Table 1: Descriptive data collection


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Table 2: Penetration-aspiration scale


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We compared the scores of questions 1 and 2 individually and the scores of question 1 + question 2 with the PAS scores, using the Pearson correlation test. ҝ Coefficient was used to determine the inter-rater and intra-rater reliability of the VFSS result evaluations.


  Results Top


On the basis of the VFSS results, 15 patients (45.45%) had laryngeal penetration and aspiration (three aspirations [Table 3]. Eighteen patients (54.54%) claimed that they had never experienced symptoms indicated in questions 1 and 2 [Table 4]. There were no significant differences between the patients with laryngeal penetration and aspiration during VFSS and patients without these findings, in terms of sex, age, disease duration, and H and Y stage. Also no significant differences were seen between the patients who had never experienced the symptoms indicated in questions 1 and 2 and the other patients, with regard to the above terms. Evaluation of the VFSS results was highly consistent - internal consistency (ҝ Coefficient 1.00) and consistency between the assessors (ҝ coefficient 0.90, 95% confidence interval (CI)). The Pearson correlation coefficient between the PAS scores and question 1 scores was 0.48 (ρ < 0.05, =0.25), and there was a significant correlation between the PAS scores and question 2 scores, and also question 1 scores + question 2 scores (r = 0.589, ρ < 0.05, =0 and r = 0589, ρ < 0.05, =0) [Table 5].
Table 3: Patients PAS scores


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Table 4: Scores of question 1, question 2, and question 1+question 2


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Table 5: Pearson correlation test


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  Discussion Top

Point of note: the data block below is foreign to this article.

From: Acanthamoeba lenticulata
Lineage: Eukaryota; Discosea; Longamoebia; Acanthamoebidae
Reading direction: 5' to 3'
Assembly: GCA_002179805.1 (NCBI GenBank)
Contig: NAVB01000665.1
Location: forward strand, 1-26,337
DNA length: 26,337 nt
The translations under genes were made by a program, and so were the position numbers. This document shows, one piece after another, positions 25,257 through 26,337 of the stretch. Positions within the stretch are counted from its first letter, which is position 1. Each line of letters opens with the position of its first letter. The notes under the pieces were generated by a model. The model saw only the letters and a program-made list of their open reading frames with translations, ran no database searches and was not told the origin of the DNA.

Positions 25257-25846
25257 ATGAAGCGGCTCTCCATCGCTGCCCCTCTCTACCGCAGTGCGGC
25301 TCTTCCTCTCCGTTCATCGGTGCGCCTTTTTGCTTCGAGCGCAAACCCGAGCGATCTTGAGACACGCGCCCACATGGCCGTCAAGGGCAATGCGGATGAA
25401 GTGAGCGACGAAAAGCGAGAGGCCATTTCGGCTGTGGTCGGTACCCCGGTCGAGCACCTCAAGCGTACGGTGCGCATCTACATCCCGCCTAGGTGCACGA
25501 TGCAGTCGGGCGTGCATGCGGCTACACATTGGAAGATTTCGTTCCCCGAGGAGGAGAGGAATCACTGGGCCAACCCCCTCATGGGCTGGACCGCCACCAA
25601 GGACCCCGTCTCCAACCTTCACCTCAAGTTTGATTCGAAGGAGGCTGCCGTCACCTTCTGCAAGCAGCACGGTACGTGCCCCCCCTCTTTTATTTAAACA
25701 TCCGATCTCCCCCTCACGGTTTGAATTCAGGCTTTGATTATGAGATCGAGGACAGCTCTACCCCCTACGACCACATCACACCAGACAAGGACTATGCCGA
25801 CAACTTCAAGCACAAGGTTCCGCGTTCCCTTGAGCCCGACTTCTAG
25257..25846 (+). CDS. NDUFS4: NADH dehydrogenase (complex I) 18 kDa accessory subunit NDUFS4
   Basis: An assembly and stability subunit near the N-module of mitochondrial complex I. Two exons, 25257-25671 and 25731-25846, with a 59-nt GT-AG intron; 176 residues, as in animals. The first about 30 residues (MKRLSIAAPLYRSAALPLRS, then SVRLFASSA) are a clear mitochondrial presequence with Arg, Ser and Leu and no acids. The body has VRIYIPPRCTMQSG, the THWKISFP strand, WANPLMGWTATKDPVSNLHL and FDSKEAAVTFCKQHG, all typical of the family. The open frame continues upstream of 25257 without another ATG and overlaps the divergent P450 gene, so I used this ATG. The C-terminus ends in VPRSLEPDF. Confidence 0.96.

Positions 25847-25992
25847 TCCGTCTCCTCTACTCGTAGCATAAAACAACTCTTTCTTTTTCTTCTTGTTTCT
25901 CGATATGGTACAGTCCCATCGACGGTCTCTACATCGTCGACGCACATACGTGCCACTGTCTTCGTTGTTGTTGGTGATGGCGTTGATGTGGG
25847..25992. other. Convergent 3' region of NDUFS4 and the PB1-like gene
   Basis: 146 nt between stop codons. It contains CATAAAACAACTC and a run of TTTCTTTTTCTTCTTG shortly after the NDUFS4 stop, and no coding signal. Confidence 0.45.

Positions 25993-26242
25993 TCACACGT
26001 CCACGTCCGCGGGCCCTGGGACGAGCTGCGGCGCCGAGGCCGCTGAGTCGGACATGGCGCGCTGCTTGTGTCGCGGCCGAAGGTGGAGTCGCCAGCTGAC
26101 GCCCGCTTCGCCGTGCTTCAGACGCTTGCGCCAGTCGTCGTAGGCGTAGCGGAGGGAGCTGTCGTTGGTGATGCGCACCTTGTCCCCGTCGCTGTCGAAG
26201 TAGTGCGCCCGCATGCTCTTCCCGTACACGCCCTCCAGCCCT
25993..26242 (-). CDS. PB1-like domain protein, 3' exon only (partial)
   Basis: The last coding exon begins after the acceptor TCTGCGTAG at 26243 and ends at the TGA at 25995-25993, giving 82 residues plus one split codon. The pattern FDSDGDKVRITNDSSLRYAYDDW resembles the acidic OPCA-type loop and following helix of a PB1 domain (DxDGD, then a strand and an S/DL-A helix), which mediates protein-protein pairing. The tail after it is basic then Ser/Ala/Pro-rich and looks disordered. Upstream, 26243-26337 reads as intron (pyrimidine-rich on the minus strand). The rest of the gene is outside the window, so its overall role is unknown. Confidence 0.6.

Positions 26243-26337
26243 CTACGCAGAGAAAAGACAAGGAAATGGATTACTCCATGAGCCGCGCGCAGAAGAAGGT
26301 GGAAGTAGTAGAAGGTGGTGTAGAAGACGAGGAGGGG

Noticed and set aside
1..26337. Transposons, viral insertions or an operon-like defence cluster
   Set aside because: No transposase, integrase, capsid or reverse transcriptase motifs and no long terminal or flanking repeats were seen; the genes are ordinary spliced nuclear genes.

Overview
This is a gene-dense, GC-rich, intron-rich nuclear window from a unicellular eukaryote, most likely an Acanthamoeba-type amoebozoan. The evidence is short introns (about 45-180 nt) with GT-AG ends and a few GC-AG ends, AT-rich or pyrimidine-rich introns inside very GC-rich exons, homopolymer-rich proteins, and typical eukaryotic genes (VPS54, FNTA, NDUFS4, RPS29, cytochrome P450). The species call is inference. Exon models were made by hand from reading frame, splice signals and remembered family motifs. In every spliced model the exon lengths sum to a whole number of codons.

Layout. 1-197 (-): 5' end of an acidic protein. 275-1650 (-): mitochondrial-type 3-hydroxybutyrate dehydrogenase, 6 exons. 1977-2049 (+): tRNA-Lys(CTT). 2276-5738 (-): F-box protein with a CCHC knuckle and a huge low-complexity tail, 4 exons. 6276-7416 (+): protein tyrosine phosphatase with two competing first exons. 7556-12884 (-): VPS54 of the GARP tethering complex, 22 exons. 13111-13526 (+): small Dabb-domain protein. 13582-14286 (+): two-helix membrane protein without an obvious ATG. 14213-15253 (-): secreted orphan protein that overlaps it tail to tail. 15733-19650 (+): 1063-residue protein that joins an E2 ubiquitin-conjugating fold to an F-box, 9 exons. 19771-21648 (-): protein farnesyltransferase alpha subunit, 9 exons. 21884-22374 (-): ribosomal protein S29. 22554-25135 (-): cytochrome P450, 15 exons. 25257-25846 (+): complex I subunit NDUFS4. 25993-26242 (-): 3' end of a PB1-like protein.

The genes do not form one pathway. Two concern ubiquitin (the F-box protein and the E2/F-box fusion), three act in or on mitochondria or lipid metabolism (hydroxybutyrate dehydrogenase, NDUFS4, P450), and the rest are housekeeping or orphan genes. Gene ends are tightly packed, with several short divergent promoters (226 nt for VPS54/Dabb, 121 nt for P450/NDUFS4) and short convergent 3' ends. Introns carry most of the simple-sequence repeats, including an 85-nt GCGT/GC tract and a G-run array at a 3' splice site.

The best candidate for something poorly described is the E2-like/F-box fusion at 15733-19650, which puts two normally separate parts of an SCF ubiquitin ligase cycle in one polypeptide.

Our findings demonstrated a strong correlation between the PAS scores of the PD patients and the scores of the questions on saliva control (question1) and silent saliva penetration/aspiration (question 2), as also on the score of question 1 + question 2 [Table 5]. Therefore, the potential silent laryngeal penetration and aspiration during meals may be detected by using these two questions, and consequently, the risk of complications such as aspiration pneumonia may decrease. PD patients may report swallowing disturbances just as these disturbances reach an advanced stage and lead to medical problems. Underrecognition and inadequate awareness of the presence of dysphagia and its symptoms, as also the activation of efficient swallowing compensatory mechanisms, among the health professionals, caregivers, and patients, may be among the possible explanations. [9] The presence of the cognitive dysexecutive syndrome among most PD patients may be another explanation. [15],[16] It is also mentioned that relying solely on self-reporting swallowing disturbances can affect the detection of the existing problems. [9] Thus, it seems necessary that health professionals, generally speech and language pathologists, benefit from precise, localized, and ad hoc questions, which can trigger different symptoms of dysphagia in PD patients and encourage these patients to describe these problems by their expressions during the procedure of history-taking, assessment, and treatment of dysphagia. Creating more detailed and localized questions and questionnaires, similar to the Swallowing Disturbance Questionnaire (SDQ), a valid tool for detecting swallowing problems among PD patients, [9] and measuring their validity and reliability in other languages is suggested. Considering the disadvantages of instrumental evaluations like VFSS (exposure to x-rays, financial costs, etc.), the need for sufficient trained professionals for performing these types of evaluations and also lack of adequate professionals in the third-world and developing countries may be reason enough for the importance of paying more attention to creating valid and reliable questionnaires and benefiting from detailed, localized, and easy-to-use questions for dysphagia in this population.